|March 26, 2016|
DiseaseDisorder infobox |
Name = Delayed puberty |
ICD10 = E30.0 |
ICD9 = 259.0 |
Puberty is described as delayed when a boy or girl has passed the usual age of onset of puberty with no physical or hormone|hormonal signs that it is beginning. Puberty may be delayed for several years and still occur normally, but delay of puberty may also occur due to malnutrition|undernutrition, many forms of systemic disease, or to defects of the reproductive system (hypogonadism) or the body's responsiveness to sex hormones.
Puberty refers to the physical and hormonal changes which typically begin in early adolescence and lead to reproductive maturity and completion of growth. In girls the physical changes include growth of the breasts, development of pubic hair, change in body shape, and onset of menstrual cycle|menstrual periods (menarche). In boys the physical changes include growth of the penis and testis|testes, pubic hair, increased muscle mass and strength, and increased body and facial hair. These changes in both sexes are referred to as secondary sexual characteristics.
The body changes are triggered by rising levels of the sex steroids (androgens and estrogens). These arise from parallel hormonal processes termed "adrenarche" and "gonadarche." Adrenarche refers to maturation of the adrenal gland|adrenal cortex with rising levels of adrenal androgens. These can produce early stages of pubic hair, underarm hair, adult body odor, and increased skin oiliness. This process is at least partly independent of gonadarche, which is an early part of central puberty, initiated by the central nervous system and resulting in mature fertility. Gonadarche is the consequence of a cascade of events beginning with increased amplitude of gonadotropin-releasing hormone from the hypothalamus, causing increased amplitude of gonadotropin pulses from the pituitary gland, which in turn activate the hormone producing cells of the testis|testes and ovary|ovaries.
Approximate mean ages for onset of various pubertal changes are as follows. Ages in parentheses are the approximate 3rd and 97th percentiles for attainment. For example, less than 3% of girls have not yet achieved thelarche by 13 years of age.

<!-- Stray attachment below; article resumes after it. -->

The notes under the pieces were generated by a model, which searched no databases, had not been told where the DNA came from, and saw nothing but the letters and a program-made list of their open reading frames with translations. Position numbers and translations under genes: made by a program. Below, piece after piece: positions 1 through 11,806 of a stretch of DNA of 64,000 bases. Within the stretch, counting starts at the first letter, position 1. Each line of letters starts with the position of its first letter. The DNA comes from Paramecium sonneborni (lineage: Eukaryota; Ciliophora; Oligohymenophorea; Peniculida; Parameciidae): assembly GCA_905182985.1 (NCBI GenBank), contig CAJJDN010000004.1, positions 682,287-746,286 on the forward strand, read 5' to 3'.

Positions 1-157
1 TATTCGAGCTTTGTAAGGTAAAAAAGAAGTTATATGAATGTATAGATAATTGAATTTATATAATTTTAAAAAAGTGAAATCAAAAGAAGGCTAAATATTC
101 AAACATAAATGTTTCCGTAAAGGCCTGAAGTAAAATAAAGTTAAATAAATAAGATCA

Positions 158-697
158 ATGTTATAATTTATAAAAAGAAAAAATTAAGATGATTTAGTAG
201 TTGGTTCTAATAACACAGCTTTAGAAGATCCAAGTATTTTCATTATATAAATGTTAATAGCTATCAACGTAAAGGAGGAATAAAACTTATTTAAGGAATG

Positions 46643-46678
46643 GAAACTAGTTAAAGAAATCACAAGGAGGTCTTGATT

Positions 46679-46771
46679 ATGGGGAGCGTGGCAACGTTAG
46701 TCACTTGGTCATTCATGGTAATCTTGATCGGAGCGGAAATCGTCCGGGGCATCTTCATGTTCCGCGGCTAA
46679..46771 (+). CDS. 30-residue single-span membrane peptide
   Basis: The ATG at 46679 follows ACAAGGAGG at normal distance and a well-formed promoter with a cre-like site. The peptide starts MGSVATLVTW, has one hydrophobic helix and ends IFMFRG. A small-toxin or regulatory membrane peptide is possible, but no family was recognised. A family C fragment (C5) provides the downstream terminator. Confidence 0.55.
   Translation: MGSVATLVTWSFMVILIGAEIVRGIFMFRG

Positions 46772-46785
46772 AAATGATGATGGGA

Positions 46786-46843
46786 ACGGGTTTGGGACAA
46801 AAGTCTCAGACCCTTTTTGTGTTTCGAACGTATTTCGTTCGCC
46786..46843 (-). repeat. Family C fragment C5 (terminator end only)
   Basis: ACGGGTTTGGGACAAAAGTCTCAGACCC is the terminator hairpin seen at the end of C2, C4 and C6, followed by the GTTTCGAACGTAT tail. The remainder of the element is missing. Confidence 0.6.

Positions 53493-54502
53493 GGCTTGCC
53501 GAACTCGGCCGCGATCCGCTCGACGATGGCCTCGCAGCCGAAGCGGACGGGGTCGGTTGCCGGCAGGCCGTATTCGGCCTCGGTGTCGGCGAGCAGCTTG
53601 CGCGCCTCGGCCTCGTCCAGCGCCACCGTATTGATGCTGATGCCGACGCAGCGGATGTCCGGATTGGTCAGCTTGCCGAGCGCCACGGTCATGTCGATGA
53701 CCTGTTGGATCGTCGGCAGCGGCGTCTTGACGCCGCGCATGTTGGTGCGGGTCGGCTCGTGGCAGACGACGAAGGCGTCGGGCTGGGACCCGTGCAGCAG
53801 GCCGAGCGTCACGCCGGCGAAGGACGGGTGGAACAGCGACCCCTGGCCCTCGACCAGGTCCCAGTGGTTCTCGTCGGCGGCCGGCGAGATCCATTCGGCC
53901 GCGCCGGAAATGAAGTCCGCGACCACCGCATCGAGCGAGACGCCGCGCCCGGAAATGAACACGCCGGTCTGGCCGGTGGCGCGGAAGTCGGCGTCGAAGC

For North American and European girls
For North American and European boys
The sources of the data, and a fuller description of normal timing and sequence of pubertal events, as well as the hormone|hormonal changes that drive them, are provided in the principal article on puberty.
Obviously anyone who is later than average is late in the ordinary sense. There are three indications that pubertal delay may be due to an abnormal cost. The first is simply degree of lateness: although no recommended age of evaluation cleanly separates pathologic from physiologic delay, a delay of 2-3 years or more warrants evaluation.
The second indicator is discordance of development. In most children, puberty proceeds as a predictable series of changes in specific order. In children with ordinary constitutional delay, all aspects of physical maturation typically remain concordant but a few years later than average. If some aspects of physical development are delayed, and others are not, there is likely something wrong. For instance, in most girls, the beginning stages of breast development precede pubic hair. If a 12 year old girl were to reach Tanner stage 3 pubic hair for a year or more without breast development, it would be unusual enough to suggest an abnormality such as defective ovaries. Similarly, if a 13 year old boy had reached stage 3 or 4 pubic hair with testes that still remained prepubertal in size, it would be unusual and suggestive of a testicular abnormality.
The third indicator is the presence of clues to specific disorders of the reproductive system. For example, malnutrition or anorexia nervosa severe enough to delay puberty will give other clues as well. Poor growth would suggest the possibility of hypopituitarism or Turner syndrome. Reduced sense of smell (hyposmia) suggests Kallmann syndrome.
Pediatric endocrinology|Pediatric endocrinologists are the physicians with the most training and experience evaluating delayed puberty.
A complete medical history, review of systems, growth pattern, and physical examination will reveal most of the systemic diseases and conditions capable of arresting development or delaying puberty, as well as providing clues to some of the recognizable syndromes affecting the reproductive system.
An x-ray of the hand to assess bone age usually reveals whether overall physical maturation has reached a point at which puberty should be occurring.
The most valuable blood tests are the gonadotropins, because elevation confirms immediately a defect of the gonads or deficiency of the sex steroids. In many instances, screening tests such as a full blood count|complete blood count, general chemistry screens, thyroid tests, and urinalysis may be worthwhile.
More expensive and complicated tests, such as a karyotype or magnetic resonance imaging of the head, are usually obtained only when specific evidence suggests they may be useful.
If a child is healthy but simply late, reassurance and prediction based on the bone age can be provided. No other intervention is usually necessary. In more extreme cases of delay, or cases where the delay is more extremely distressing to the child, a low dose of testosterone or estrogen for a few months may bring the first reassuring changes of normal puberty.
If the delay is due to systemic disease or undernutrition, the therapeutic intervention is likely to focus mainly on those conditions.
If it becomes clear that there is a permanent defect of the reproductive system, treatment usually involves replacement of the appropriate hormones (testosterone for boys, estradiol and progesterone for girls).
Category:Sexuality and age
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